Merli, C. (2008) 'Sunat for girls in southern Thailand : its relation to traditional midwifery, male circumcision and other obstetrical practices.', Finnish journal of ethnicity and migration., 3 (2). pp. 32-41.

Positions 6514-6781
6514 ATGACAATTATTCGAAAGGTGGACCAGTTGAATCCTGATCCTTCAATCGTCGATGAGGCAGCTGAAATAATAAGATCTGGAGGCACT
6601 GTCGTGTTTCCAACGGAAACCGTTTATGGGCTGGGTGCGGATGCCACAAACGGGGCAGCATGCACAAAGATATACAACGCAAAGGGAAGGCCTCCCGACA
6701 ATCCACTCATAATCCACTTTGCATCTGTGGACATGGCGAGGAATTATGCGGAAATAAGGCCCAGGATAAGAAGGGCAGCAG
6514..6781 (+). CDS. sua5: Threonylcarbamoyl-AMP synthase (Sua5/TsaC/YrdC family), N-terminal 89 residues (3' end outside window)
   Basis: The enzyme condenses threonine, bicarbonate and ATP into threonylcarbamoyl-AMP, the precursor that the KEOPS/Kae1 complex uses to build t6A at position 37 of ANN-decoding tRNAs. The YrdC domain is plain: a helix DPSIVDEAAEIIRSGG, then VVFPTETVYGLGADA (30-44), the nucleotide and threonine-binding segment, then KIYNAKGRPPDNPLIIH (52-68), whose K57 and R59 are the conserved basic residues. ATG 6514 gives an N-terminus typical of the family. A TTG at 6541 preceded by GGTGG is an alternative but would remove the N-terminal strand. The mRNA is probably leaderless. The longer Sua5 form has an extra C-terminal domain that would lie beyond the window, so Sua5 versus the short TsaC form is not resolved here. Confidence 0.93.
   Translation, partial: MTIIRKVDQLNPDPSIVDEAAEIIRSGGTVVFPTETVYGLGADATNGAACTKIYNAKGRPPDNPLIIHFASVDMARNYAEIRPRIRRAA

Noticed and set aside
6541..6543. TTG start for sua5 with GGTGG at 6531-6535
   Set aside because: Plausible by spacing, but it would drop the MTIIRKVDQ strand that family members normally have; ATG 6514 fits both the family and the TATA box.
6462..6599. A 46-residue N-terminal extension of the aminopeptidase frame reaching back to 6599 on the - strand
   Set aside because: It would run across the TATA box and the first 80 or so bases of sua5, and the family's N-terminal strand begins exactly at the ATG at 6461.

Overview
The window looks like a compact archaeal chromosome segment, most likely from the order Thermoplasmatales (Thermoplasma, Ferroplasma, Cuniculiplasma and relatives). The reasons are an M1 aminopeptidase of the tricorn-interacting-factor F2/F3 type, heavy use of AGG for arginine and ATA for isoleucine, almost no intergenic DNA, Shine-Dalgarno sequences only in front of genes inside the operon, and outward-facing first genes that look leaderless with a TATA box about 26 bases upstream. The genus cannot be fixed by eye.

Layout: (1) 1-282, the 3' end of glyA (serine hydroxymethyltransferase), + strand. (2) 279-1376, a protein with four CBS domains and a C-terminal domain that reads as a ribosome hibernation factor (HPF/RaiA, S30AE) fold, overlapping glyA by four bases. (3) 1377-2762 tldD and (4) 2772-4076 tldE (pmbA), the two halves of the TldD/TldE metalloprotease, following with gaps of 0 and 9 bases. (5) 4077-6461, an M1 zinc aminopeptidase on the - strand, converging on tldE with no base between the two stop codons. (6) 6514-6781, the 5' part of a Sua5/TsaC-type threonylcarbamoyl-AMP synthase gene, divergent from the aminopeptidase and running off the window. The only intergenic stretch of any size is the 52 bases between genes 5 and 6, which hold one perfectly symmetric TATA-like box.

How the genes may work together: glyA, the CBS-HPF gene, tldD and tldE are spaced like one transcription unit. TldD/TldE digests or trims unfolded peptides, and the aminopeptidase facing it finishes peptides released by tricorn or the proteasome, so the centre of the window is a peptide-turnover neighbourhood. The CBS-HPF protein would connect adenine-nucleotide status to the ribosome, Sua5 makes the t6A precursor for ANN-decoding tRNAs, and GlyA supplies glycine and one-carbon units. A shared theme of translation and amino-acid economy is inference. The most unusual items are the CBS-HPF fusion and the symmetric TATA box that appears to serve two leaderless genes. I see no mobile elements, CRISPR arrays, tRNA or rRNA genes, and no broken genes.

Among the Thai- and Malay-speaking Muslims living in southern Thailand, the traditional midwife (alternatively called mootamjae in Thai or bidan in Malay) performs a mild form of female genital cutting (FGC) on baby girls. This article is based on material collected in the Satun province, located on the Andaman coast, bordering on the Malaysian state of Perlis (once part of Kedah). People have different views of the practice: men question the cutting, considering it both un-Islamic and un-modern, whereas women generally support it. In evident contrast to this debate and to the privacy surrounding FGC ritual, a large public male circumcision ritual takes place once a year. Both practices are called sunat by the local people, distinguishing sunat perempuan for girls and sunat lelaki for boys. Both forms should be analysed with regard to the increasing medicalisation of birth, which while depriving bidan and women of their agency and authority, performs other forms of genital cutting in the delivery room, in the form of routine episiotomies, strongly opposed by local women.
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